June 27, 2019 12:31
The Seoul High Court on Wednesday upheld a district court's decision ordering Nippon Steel & Sumitomo Metal to pay seven victims of wartime forced labor W100 million each in compensation (US$1=W1,157).
The rulings come after the Supreme Court last October said a 1965 Korea-Japan treaty settling all reparations cannot override individual claims.
The seven plaintiffs were taken to Nippon Steel's works in Kamaishi or Yahata at the ages of 17 to 27 between 1942 and 1945. They filed the lawsuit in March 2013, but all died as the court cases dragged on.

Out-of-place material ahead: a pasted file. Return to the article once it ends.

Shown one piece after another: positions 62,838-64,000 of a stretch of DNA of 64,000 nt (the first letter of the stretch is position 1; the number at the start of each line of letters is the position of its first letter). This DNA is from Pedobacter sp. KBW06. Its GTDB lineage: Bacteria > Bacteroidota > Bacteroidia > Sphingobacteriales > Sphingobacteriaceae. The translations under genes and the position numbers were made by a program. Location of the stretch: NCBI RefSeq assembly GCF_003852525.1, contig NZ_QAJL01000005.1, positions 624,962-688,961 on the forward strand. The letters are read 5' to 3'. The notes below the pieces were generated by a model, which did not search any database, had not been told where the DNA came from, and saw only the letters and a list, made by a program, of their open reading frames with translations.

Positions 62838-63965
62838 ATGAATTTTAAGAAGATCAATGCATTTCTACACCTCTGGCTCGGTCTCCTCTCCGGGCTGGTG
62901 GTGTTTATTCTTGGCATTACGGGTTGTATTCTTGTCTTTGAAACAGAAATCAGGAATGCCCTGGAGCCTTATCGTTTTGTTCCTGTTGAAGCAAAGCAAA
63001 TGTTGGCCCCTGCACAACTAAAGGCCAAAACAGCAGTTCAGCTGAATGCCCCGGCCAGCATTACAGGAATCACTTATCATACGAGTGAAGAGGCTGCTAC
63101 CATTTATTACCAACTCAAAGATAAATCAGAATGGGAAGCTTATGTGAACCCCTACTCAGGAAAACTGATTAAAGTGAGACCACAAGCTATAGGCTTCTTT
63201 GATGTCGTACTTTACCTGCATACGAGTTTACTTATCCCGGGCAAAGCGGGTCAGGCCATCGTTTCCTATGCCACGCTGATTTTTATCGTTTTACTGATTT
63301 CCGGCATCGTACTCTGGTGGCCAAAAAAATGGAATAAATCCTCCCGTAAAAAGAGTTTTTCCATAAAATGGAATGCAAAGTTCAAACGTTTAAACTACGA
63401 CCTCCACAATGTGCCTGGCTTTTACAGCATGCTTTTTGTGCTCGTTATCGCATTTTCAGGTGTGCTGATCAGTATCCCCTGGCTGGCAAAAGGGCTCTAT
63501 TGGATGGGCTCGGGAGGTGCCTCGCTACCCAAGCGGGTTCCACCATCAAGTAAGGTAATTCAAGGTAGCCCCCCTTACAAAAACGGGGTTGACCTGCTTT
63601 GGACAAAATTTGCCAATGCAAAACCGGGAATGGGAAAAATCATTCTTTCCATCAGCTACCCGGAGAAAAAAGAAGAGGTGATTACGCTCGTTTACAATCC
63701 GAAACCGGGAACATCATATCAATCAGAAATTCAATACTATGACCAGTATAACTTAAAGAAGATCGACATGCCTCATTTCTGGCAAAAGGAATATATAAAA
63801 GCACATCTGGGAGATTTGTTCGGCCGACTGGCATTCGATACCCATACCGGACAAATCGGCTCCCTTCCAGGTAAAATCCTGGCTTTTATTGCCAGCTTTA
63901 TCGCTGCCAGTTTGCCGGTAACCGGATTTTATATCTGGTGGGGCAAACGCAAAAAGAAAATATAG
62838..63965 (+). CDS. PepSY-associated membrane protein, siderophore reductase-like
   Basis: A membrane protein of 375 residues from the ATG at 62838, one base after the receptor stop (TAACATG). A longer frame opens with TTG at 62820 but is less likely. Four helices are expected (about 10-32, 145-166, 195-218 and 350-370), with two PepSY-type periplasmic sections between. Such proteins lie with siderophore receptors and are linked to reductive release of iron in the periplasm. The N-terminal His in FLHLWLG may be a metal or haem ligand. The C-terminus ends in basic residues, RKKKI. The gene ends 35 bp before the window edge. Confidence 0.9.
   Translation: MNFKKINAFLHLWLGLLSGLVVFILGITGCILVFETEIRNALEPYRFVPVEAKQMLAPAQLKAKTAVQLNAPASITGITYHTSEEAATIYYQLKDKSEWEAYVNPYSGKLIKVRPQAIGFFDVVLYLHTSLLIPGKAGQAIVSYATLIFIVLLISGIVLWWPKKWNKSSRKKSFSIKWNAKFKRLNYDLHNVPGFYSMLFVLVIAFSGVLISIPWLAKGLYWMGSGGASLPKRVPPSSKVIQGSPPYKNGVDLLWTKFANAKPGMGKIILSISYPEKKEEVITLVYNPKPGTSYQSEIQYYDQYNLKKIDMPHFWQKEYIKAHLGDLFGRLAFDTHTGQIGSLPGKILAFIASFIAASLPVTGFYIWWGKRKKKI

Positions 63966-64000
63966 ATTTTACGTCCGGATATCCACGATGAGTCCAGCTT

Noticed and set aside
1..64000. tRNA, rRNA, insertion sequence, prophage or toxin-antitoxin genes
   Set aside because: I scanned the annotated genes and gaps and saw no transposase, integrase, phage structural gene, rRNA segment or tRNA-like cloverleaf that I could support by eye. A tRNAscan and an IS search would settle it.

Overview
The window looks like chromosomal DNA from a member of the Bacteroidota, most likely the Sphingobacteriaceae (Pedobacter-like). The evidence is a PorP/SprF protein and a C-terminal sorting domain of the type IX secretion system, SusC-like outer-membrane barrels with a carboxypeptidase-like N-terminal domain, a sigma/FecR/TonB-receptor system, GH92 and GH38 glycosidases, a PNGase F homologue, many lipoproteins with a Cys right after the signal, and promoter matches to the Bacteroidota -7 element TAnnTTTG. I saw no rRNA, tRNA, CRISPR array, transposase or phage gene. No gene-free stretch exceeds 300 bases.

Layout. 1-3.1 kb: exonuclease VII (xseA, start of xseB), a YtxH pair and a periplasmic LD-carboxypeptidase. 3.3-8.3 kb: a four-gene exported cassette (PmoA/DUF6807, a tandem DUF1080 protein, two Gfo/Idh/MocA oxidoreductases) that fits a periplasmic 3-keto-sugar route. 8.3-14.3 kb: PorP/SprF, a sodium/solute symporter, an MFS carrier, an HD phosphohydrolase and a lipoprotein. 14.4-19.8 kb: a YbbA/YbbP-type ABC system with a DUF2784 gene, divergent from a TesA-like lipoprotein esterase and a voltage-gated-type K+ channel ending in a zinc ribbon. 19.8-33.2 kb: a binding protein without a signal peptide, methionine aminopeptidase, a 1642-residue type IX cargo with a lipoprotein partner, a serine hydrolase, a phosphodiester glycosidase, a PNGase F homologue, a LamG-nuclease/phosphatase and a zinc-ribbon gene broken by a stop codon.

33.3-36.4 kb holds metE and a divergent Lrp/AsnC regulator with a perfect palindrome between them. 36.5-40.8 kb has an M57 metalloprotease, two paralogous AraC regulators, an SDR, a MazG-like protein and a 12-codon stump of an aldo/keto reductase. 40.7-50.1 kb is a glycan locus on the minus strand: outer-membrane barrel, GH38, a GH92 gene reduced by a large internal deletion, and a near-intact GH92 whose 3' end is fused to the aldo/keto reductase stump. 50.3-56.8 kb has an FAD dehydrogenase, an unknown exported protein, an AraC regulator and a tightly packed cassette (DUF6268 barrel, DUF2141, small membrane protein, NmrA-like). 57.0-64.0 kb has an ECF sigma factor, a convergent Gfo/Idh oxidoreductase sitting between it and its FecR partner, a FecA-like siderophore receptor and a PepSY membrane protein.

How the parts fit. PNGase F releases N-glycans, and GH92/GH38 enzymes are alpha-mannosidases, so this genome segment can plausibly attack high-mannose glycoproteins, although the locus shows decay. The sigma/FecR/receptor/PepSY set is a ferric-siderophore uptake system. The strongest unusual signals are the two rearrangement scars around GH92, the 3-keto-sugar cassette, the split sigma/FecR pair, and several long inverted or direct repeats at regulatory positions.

It is unclear whether their families will be able to claim compensation on their behalf.
In another lawsuit filed by other victims, the Supreme Court last November held Nippon Steel and Fujikoshi Steel liable for compensation.
In May, the victims asked the court to sell the non-compliant Japanese firms' Korean assets to compensate them. Seven more lawsuits filed by forced labor victims against Nippon Steel and Fujikoshi are pending at the Supreme Court.
Japan is furious at the rulings, which have sent bilateral relations into a new ice age.
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